WASHINGTON — We want to move out. We want to own our home. We want to marry. We want to work.
The problem is, many of us can’t.
America’s young adults have gotten a lot of flak for missing many of the milestones that earlier generations checked off with ease.
We aren’t getting even entry-level jobs, which could enable us to pay our own bills. Not only are we not buying houses, many of us aren’t renting, either: About a third of millennials still live with their parents, earning us the irksome epithet “boomerang generation” — a play on “boomer generation,” the presumed victim here.
We’re hanging out in our beleaguered parents’ basements rather than marrying and starting legally recognized unions of our own. Marriage rates have skidded downward, with a little more than a quarter of 18- to 35-year-olds ball-and-chained in 2012, compared with about 40 percent at the dawn of the millennium, according to calculations from the president’s Council of Economic Advisers. Partly as a result, more than half of the country is presently single, the first time this has been the case since the government began keeping track in 1976. (Singlehood hasn’t stopped many of us from continuing to reproduce, of course.)
To some, this arrested development is evidence of a prolonged adolescence and a rejection of self-sufficiency, perhaps encouraged by indulgent “helicopter parenting.” According to a recent Reason-Rupe survey, about three-quarters of America’s young adults consider millennials to be “responsible” and “hardworking,” while just half of older adults agree. If character isn’t the issue, perhaps it’s misplaced preferences: We millennials have set aside the ideals of an “ownership society” in favor of the hippy-dippy values of a “sharing economy.” We rent, borrow or share our textbooks, cars and even dinner leftovers, so why would we bother buying a home or permanently attaching ourselves to a single romantic partner?
Recent data, though, suggest that these standard, American-dream-style signposts still retain an incredibly strong hold over young people’s desires and aspirations. What’s changed is that basic goals such as getting married, having a secure job and owning a home have drifted further out of reach.
Even as marriage rates have plummeted — particularly for the young and the less educated — Gallup survey data show that young singles very much hope to get hitched. Of Americans 18 to 34, only about 9 percent have both never been married and say they do not ever want to marry.
“Although there is now a growing class divide in who gets and stays married in America, there is virtually no divide in the aspiration to marry,” says W. Bradford Wilcox, director of the National Marriage Project at the University of Virginia. “It doesn’t matter if you’re rich or poor, white, black or Hispanic. Most Americans are married or would like to marry. The challenge, then, facing the United States is bridging the gap between the nearly universal aspiration to marry and the growing inability of poor and working-class Americans to access marriage.”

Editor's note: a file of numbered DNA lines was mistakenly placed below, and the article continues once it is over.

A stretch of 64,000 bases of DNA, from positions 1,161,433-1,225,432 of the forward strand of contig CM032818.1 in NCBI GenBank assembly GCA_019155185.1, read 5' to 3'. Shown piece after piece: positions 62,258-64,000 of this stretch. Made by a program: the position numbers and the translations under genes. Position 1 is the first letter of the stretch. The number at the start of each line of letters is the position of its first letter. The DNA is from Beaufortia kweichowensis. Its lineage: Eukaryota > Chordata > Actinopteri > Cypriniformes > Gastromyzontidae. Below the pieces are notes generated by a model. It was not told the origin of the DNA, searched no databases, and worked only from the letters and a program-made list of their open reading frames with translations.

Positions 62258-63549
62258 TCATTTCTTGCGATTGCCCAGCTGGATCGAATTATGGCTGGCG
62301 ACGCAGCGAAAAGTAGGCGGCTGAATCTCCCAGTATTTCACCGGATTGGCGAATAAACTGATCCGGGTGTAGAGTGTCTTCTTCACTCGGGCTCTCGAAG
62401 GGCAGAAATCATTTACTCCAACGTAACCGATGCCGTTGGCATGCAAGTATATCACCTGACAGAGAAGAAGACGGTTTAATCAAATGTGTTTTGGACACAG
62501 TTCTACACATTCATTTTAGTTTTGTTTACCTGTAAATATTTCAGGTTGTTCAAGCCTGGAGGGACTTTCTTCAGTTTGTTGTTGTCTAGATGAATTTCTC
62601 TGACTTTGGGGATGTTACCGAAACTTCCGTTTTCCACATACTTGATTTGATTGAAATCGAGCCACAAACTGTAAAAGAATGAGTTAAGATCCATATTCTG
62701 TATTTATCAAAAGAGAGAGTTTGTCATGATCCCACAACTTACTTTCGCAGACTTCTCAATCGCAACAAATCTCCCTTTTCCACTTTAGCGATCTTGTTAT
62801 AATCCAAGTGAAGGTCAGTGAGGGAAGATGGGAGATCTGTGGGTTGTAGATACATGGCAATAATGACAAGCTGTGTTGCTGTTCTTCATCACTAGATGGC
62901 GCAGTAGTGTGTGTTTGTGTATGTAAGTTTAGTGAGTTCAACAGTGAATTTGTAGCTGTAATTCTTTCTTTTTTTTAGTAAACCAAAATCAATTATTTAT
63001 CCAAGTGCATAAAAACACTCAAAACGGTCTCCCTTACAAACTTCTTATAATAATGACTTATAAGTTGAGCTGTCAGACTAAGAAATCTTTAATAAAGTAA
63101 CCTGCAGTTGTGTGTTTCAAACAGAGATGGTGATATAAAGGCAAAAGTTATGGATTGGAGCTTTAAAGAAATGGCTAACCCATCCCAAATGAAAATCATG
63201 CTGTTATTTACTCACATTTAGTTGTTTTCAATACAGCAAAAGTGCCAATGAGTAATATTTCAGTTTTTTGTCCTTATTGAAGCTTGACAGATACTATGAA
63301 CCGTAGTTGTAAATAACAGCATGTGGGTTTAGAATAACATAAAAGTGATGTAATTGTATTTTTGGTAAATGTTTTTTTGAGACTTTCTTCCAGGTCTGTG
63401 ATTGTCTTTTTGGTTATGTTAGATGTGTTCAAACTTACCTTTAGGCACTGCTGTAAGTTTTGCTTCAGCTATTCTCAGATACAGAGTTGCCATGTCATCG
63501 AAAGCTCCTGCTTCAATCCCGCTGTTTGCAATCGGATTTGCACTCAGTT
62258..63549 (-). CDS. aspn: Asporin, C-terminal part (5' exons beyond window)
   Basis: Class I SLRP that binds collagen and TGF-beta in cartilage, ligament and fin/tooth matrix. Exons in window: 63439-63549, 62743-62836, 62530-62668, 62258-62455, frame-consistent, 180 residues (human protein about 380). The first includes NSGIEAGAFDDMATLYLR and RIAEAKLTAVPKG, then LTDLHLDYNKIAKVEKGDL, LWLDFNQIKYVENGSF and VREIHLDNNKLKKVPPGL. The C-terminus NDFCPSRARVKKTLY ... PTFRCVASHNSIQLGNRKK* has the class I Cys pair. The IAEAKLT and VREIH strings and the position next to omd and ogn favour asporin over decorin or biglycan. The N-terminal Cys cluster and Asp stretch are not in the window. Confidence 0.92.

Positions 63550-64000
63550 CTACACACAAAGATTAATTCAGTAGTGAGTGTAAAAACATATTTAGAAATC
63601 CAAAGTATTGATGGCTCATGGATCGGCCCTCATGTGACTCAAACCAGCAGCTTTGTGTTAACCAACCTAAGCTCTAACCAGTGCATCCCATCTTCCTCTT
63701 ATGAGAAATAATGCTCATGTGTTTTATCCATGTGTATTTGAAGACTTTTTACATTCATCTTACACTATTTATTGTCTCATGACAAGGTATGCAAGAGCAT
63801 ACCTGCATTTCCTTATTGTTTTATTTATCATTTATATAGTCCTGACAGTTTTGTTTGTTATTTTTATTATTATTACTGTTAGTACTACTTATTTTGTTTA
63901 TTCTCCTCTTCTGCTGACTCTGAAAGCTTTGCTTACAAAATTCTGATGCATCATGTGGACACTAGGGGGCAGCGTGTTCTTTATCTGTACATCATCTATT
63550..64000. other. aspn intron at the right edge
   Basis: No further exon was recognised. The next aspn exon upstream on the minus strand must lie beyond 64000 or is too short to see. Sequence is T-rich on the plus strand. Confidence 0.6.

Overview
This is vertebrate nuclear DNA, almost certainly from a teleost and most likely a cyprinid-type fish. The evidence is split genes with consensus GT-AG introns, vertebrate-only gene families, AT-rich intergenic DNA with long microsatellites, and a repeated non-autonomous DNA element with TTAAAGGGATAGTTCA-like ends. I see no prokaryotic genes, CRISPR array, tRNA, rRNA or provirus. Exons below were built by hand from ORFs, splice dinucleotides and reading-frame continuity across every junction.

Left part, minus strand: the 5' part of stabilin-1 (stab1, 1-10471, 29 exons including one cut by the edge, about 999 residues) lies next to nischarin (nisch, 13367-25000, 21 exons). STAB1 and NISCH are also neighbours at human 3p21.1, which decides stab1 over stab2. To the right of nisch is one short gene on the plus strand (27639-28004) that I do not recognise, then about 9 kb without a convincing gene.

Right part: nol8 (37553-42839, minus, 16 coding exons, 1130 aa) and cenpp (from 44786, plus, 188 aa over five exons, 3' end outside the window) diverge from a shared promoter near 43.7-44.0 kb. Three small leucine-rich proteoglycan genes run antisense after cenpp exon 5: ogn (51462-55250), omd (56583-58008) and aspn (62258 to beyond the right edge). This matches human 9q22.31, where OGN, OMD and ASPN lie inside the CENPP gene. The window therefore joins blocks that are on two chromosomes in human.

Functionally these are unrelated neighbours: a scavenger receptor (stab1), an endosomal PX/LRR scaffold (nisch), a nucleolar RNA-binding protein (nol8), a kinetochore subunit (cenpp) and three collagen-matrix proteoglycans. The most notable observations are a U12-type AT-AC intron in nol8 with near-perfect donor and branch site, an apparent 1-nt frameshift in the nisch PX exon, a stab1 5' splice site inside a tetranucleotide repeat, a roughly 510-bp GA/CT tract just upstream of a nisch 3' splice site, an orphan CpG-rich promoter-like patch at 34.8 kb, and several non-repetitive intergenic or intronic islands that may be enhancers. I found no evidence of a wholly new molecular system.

On to housing. Young Americans are substantially less likely to own homes than their counterparts a generation or two ago, with their homeownership rates reaching record lows this year.
But survey after survey shows that young people would love to be deed-owners. Fannie Mae’s National Housing Survey, for example, asks respondents whether they think it’s better to own or rent to achieve various goals (such as feeling safe, building wealth, feeling engaged in their communities, etc.). On almost every question, young adults — just like their older brethren — say that owning is better. The vast majority of millennials also say they’ll buy at some point, if they haven’t already, and they believe that the best reasons for owning are not financial but the “broader security and lifestyle benefits of homeownership.”
So what’s keeping young people from buying, even as mortgage rates appear relatively cheap, and from marrying, even though possible mates are plentiful?
Economic opportunity has a lot to do with both. Unemployment rates for the youngest adults remain high, and they look far worse when you include people who aren’t actually looking for work but still say they want a job. Student loan debt also seems to be weighing on young people’s ability to buy, as documented by the economists at the Federal Reserve Bank of New York, among others.
Perhaps preferences for these kinds of life milestones will eventually change, too, as norms evolve out of economic necessity. But in the meantime, don’t malign millennials for “rejecting” milestones that remain out of their reach.
Catherine Rampell is a Washington Post columnist. Her email address is email@example.com.